Difference Between Single Malt & Blended Scotch Whisky

Do you fancy a glass of smooth whisky but you get perplexed about the single malt or blended because you cannot distinguish between the two? If this sounds like you, this article comes to your rescue, because here we bring you a quick guide to the world of that fine Scotch.

As the basics go:

Whisky is a distilled alcoholic beverage made from a fermented grain mash and allowed to age in typically oak barrels. Finer whiskies are allowed to age for longer periods.

So, what types of whiskies are single malt and blended scotch?

Well, single malt and blended whiskies are essentially the types of Scotch whiskies.

Scotch whiskies from the Scottish Highlands are the celebrated whiskies around the world. The fine process of making a Scotch involves malting, drying, mashing, fermentation and distillation. These are malt or grain whiskies, originally made from the malted barley, and any whisky to be labelled as ‘Scotch’ requires strict adherence to EU regulations.

What do these regulations specify?

The Scotch Whisky Regulations sternly reinforces the production, labelling, packaging and advertising of Scotch whisky. Few key points regarding the production are as follows:

– It should be produced at a distillery in Scotland.
– It is made from water and malted barley mash and fermented by adding yeast.

– The whiskey should age in oak casks of a capacity not exceeding 700 litres for a minimum period of three years.

– The minimum ABV should be 40%

Delving a little deeper:

The smoky and earthy Scotch whiskey is primarily divided into two categories namely, single grain and single malt. These categories are further sub-categorized as blended malt scotch, blended grain scotch and blended scotch whisky.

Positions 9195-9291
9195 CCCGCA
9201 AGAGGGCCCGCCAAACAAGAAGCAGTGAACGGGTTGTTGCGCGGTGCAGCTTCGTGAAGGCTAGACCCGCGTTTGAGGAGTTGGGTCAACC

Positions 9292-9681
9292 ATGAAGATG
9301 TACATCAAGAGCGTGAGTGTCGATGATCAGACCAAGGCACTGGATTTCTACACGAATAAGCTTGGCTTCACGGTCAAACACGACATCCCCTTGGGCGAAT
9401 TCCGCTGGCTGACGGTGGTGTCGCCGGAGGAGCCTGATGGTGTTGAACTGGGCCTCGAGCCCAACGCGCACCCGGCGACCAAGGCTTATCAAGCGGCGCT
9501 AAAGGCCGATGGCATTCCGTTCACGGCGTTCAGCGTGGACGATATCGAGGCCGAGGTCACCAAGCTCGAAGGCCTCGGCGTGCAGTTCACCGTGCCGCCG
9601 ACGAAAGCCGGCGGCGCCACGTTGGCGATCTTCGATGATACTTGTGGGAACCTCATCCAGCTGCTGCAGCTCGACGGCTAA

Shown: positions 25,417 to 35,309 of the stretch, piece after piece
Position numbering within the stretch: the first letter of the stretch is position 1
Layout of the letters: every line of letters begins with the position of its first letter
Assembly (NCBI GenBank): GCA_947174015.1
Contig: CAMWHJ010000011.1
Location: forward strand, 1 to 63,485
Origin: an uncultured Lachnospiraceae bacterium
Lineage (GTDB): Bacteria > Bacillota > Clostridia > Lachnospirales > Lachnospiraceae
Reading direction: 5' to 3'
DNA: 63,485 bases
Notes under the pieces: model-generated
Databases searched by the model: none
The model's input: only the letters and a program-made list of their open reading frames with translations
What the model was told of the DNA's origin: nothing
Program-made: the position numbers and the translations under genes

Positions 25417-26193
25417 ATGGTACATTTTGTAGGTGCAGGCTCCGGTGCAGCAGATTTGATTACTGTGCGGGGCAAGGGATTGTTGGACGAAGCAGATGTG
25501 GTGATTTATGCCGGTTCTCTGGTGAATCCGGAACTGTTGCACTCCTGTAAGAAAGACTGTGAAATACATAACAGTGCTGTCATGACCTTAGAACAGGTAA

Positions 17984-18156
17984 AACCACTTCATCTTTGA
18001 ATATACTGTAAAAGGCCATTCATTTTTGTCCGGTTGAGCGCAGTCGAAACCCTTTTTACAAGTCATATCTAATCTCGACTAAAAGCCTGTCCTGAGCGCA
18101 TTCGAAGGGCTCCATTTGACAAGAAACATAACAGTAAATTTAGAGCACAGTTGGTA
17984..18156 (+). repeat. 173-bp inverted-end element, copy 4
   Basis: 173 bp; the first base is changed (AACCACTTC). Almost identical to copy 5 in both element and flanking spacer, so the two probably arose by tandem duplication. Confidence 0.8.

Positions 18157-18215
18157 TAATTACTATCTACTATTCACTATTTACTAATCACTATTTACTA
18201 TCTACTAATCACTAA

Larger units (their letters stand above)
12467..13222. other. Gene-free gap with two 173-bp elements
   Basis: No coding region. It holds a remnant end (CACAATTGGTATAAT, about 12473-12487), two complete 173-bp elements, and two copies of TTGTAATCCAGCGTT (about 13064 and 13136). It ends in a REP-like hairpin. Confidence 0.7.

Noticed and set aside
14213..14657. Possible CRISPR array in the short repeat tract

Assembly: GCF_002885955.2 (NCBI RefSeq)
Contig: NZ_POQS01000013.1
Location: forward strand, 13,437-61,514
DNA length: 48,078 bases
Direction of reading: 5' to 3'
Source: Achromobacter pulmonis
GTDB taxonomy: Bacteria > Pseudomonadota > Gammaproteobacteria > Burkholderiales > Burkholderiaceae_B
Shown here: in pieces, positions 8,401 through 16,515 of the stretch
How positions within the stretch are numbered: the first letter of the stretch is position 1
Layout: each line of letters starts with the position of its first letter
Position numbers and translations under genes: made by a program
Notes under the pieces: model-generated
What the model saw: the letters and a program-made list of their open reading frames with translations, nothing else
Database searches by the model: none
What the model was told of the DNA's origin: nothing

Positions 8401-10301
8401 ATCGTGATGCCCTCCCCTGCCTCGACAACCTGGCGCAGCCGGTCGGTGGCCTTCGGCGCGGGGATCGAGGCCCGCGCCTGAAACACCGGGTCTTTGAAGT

Malt Whisky is made from fermented mash of malted barley and made at a single distillery is distilled twice, and its subcategory includes single and blended malt. The primary difference between the lies in the process of distillation.

Produced & bottled exclusively in one distillery, single malt whisky is made from a batch of grains, primarily the fermented mash of malted barley and water. The aging period for the earthy single malt whisky is a minimum of three years in wooden casks, and needless to say that the older it gets, the heavier its price tag. The taste varies according to the region of production.

Blended malt whisky, as the name suggests, is a blend of two or more single malt whiskies from different distilleries. The master blender ensures the consistency of the blend is maintained.

Blended Scotch whisky is a blend of both, malt and grain whiskies from different distilleries and left to age for a minimum period of five years. While it has a pleasing taste, the blended Scotch lacks the typical character & flavour of single malt. Blended Scotch is believed to lead by a whopping 90% of total whisky production in Scotland.

As they famously say ‘a good Scotch is like a fine memory’, to conclude, whether you prefer to have it on the rocks or with water, you now know what profile your Scotch carries.

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